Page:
In a Wall Street Journal article, US Secretary of Defense Donald H. Rumsfeld said: "Every conflict in history has seen its share of rumor, propaganda and misinformation."
Misinformed planners make incorrect decisions.
The US Department of Defense was trying to inform members of Congress about the state of China. In the 2005 report on China's military power released on Tuesday, US military strategists put a big question mark over China's future.
It will be a future that drives other parts of the world to live on their nerves, according to the report.
The US Department of Defense described three possibilities for the direction China may take. China can choose a pathway of peaceful integration and benign competition.
China could also choose, or find itself upon, a path leading it to exert a dominant influence in an expanding sphere. Alternatively China may emerge as less confident and more inwardly focused on challenges to national unity.
"The future of a rising China is not yet set immutably on one course or another," the report said. "China faces a strategic crossroads."
China is facing piles of problems. These challenges, however, will not divert the country from its drive to peace and prosperity. China's development has come about through participation in economic globalization, competition with others in the world market and recognition of a world system that is beneficial to all.
Its growth in global stature has come from its peaceful economic development, the government's decisiveness in managing difficult developmental challenges, and the consequent improvement in the lives of its citizens, not from its military power or geopolitical assertiveness.
The annual report, which was originally scheduled to be released in May, sent out mixed messages. It stated the US welcomes the rise of a peaceful and prosperous China but is wary of the choices the nation's leaders will make as China's power and influence grow particularly its military power.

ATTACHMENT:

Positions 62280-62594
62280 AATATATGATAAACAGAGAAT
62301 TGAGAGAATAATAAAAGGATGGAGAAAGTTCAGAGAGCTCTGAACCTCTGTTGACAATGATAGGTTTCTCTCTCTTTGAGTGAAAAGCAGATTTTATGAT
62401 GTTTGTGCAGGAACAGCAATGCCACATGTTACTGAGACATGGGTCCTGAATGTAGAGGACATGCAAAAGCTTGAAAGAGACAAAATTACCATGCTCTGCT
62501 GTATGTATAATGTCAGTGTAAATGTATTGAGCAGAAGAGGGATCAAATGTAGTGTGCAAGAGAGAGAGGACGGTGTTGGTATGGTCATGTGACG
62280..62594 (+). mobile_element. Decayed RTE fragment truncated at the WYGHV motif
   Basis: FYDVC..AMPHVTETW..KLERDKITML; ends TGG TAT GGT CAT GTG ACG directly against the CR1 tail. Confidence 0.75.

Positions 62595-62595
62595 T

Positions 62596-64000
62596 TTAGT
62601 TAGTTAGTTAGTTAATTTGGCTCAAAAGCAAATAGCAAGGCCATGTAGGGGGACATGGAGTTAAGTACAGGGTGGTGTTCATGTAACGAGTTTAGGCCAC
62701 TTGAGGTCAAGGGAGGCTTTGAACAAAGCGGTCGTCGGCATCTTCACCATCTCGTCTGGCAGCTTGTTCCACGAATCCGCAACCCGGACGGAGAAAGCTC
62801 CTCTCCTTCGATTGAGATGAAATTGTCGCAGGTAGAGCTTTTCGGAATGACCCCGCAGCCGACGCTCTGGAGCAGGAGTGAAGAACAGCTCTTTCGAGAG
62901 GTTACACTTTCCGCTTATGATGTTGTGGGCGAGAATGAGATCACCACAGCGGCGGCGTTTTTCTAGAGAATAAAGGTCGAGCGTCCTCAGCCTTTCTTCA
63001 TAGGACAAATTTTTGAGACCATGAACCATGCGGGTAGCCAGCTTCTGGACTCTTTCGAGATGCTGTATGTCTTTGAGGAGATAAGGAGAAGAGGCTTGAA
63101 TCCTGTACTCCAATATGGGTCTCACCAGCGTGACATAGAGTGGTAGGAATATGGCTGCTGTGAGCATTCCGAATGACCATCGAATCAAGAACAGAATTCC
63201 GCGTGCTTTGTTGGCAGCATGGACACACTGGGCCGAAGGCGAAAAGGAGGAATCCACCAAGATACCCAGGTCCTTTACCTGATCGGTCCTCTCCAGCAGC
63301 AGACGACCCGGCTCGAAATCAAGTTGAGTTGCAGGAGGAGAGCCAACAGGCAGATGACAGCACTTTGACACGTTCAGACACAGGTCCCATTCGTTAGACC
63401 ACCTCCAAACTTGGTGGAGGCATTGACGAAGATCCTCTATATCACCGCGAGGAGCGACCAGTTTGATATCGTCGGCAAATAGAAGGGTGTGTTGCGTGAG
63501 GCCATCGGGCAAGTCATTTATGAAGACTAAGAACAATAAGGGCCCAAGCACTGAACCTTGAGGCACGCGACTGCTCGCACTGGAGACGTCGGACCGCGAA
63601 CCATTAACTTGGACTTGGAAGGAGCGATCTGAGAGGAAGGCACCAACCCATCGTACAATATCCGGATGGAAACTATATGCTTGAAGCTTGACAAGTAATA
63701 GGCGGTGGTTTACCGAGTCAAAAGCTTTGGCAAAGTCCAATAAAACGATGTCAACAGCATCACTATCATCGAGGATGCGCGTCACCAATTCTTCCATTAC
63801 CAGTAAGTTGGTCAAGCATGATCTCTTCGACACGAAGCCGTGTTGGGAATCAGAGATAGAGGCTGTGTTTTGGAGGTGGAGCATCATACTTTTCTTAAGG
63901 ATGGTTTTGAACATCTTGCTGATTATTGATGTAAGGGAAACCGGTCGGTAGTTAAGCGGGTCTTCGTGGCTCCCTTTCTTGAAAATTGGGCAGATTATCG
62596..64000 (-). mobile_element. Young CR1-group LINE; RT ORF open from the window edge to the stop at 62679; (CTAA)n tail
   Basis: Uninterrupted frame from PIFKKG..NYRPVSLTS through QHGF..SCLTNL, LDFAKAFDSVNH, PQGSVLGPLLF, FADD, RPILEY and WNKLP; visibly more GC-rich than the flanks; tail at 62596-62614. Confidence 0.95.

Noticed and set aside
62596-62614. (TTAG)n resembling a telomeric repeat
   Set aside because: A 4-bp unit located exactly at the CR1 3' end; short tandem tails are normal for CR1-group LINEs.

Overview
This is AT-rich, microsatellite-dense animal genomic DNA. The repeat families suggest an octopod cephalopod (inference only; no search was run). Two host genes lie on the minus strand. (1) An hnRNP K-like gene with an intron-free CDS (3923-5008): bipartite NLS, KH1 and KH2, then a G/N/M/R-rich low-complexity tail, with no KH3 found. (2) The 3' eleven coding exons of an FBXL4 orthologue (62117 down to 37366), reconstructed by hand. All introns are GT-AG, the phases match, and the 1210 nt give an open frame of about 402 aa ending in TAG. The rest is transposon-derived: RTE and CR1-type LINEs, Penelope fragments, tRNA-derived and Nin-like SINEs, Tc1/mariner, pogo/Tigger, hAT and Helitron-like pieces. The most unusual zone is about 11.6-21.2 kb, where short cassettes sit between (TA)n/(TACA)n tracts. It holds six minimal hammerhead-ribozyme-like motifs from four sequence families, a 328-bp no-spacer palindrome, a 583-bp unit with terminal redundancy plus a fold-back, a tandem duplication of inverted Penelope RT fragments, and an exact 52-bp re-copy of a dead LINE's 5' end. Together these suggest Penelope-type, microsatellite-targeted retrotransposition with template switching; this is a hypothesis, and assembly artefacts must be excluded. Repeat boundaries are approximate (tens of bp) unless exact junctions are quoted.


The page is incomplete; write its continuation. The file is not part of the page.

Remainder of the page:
According to the assessment by the Department of Defense, China's military build-up is broadening the reach of its forces in Asia and poses a long-term threat not only to Taiwan but to the US military in the Pacific and to regional powers such as India and Japan.
Like any other country in the world, China is building a force that would be able to defend its sovereignty and territorial integrity. The government is responsible for keeping the country's sovereignty and territorial integrity intact. The use of force would be the last resort if a part of the country were to declare "independence."
The government is empowered by the Anti-Secession Law to take military action. This is an internal affair that other nations are not entitled to interfere with.
The report exaggerated China's military strength and uncertain elements that could divert China from a peaceful path. US military strategists were trying to paint China as a threat with these uncertainties.
In contrast to previous reports, this year's placed a heavier emphasis on the threat posed by the modernization of the People's Liberation Army (PLA) to other regional powers beyond Taiwan and to US forces stationed in Asia, as well as to the US itself.
"Over the long term, if current trends persist, PLA capabilities could pose a credible threat to other modern militaries operating in the region," the report said. The report is clear -- China is a threat.
The US document recommends a renewed wariness of China on the part of the Bush administration, which has collaborated with Beijing on the effort to curb North Korea's nuclear programs and in the fight against terrorism since the September 11, 2001 attacks.
Based on incomplete data and wild surmises, the Department of Defense gave congressmen and congresswomen poisonous information. It does not engender concord, but conflict.
(China Daily July 21, 2005)